Jonathan Warrell will give the talk, "Model Semantics in Deep Learning: Genomics, the Brain and Music Evolution."
Abstract: A gap has emerged in many domains between the most predictive models and models whose parameters are readily interpretable. This poses the challenge of how (and whether) we can extract knowledge from such optimally predictive models. I will discuss a general conceptual framework for analyzing issues related to interpretability in deep learning based on formal model semantics, particularly issues of generalization, relation to prior knowledge, and compressibility. I will then discuss how such considerations have motivated specific model architectures and analytic methods I have developed in confronting problems in a range of domains. These include developing integrated models of genetic risk for psychiatric disorders and cognition (including genetic, epigenetic, cellular and brain imaging data), detecting positive and negative selection in cancer, and identifying latent evolutionary processes in music. I will also discuss how techniques from statistical learning theory (PAC-Bayes) and dependent type theory can be used to provide a theoretical basis for the models I introduce.
Jonathan Warrell is a postdoctoral associate research scientist in the Computational Biology and Bioinformatics program at Yale University, working with Mark Gerstein. He has published extensively in computational biology, evolution, machine learning, computer vision, and music analysis. He is currently a member of several large-scale genomics consortia, including ENCODE, PsychENCODE, and PCAWG (Pan-Cancer Analysis of Whole Genomes), and his work has been featured in journals such as Science and Cell, as well as conferences such as CVPR, ECCV and ISMB. Jonathan began his academic career in music theory, with a BA from Cambridge in Music, and an MA and PhD from King's College London in Music Theory and Analysis. He then focused on machine learning and computer vision, with an MSc in Computer Science from University College London, followed by postdoctoral positions in computer vision at University College London and Oxford / Oxford Brookes Universities, and postdoctoral positions in computational biology at University of Cape Town and Yale University. His research areas include psychiatric genomics and cancer, interpretable machine learning, theoretical biology and evolution, statistical learning theory, and digital humanities (music).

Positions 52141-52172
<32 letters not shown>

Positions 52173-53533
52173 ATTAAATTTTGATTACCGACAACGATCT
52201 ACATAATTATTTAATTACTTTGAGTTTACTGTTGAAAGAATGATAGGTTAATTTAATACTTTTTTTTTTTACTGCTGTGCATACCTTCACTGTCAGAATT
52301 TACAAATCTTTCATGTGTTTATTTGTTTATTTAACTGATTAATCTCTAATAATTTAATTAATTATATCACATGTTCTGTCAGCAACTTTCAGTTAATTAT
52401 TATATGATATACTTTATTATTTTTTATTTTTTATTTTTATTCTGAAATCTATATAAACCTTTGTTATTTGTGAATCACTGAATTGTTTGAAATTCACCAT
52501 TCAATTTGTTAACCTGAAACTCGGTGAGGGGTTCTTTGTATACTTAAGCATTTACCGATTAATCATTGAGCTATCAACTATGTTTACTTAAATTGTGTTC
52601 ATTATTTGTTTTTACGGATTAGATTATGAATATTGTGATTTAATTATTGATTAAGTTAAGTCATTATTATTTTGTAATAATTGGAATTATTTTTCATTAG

Meeting ID: 859 1951 7074
Questions? Contact Lori Kelso